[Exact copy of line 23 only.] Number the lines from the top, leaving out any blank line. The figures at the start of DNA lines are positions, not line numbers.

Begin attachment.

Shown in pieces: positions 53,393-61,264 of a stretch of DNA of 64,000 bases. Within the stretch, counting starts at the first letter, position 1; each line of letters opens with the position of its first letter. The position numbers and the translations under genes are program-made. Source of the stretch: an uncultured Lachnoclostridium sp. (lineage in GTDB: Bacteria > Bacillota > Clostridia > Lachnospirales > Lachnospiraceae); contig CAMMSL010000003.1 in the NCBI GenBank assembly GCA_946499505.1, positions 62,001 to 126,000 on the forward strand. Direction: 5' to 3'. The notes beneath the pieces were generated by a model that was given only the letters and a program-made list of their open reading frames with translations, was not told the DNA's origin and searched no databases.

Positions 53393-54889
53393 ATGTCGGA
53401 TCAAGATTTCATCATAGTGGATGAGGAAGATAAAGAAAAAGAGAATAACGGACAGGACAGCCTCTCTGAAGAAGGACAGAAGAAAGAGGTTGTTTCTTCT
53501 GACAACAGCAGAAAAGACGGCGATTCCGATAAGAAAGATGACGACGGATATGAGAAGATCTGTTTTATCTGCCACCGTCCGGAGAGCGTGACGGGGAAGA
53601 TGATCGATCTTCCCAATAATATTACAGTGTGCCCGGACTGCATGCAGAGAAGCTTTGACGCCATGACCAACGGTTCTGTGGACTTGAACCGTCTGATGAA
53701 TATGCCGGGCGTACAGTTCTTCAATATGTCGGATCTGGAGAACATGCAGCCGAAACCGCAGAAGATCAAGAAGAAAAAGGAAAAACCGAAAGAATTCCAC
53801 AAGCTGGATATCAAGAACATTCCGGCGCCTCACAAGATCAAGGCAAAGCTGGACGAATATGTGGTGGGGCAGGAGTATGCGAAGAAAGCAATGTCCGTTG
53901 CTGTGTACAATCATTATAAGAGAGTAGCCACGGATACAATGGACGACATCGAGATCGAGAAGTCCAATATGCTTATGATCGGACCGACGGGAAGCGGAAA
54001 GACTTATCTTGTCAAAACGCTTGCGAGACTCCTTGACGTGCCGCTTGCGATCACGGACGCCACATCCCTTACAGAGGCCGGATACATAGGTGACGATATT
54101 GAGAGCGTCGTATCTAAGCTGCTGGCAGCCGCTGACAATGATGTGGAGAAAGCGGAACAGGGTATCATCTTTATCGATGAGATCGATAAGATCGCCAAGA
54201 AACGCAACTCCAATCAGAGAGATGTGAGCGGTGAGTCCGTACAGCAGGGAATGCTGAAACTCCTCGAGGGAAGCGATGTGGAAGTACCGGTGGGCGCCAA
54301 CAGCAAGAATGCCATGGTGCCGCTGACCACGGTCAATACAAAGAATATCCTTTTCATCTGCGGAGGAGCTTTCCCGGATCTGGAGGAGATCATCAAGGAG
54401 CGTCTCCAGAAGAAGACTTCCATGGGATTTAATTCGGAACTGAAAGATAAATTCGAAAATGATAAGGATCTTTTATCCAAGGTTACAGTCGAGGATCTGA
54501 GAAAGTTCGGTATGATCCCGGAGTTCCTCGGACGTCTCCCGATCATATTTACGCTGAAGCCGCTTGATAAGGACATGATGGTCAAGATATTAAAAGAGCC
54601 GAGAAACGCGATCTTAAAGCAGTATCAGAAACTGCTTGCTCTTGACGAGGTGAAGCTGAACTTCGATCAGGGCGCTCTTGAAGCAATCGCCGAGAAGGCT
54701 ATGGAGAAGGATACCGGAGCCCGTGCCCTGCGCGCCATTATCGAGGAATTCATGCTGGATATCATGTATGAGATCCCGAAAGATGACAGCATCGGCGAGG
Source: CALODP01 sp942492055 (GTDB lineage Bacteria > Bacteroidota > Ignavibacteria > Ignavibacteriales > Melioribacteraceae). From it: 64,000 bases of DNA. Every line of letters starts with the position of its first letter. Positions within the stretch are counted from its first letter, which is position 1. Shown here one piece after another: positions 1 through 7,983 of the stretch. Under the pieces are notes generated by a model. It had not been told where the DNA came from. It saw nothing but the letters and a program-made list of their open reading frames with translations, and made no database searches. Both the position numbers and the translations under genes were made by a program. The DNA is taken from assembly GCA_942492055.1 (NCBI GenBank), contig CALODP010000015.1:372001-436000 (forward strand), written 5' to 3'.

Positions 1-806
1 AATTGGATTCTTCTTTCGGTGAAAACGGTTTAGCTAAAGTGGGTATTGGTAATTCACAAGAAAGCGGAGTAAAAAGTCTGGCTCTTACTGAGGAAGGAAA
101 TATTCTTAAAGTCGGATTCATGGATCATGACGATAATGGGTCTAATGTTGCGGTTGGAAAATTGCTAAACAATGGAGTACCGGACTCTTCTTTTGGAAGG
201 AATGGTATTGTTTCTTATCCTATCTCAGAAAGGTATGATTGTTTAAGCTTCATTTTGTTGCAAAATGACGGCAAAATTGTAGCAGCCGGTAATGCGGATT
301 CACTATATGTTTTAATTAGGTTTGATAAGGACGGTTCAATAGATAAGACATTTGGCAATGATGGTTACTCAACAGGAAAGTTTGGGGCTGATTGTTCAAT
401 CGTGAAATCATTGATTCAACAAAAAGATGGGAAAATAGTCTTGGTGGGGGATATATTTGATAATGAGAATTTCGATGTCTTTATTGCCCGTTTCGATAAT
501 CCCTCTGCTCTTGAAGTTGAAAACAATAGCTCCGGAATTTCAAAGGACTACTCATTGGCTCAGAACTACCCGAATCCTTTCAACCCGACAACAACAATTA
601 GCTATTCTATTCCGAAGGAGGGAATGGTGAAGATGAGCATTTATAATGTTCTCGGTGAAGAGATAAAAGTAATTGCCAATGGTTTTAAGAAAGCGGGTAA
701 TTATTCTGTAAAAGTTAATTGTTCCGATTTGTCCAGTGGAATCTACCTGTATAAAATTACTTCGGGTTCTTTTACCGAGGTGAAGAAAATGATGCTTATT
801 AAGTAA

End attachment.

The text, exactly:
301 CACTATATGTTTTAATTAGGTTTGATAAGGACGGTTCAATAGATAAGACATTTGGCAATGATGGTTACTCAACAGGAAAGTTTGGGGCTGATTGTTCAAT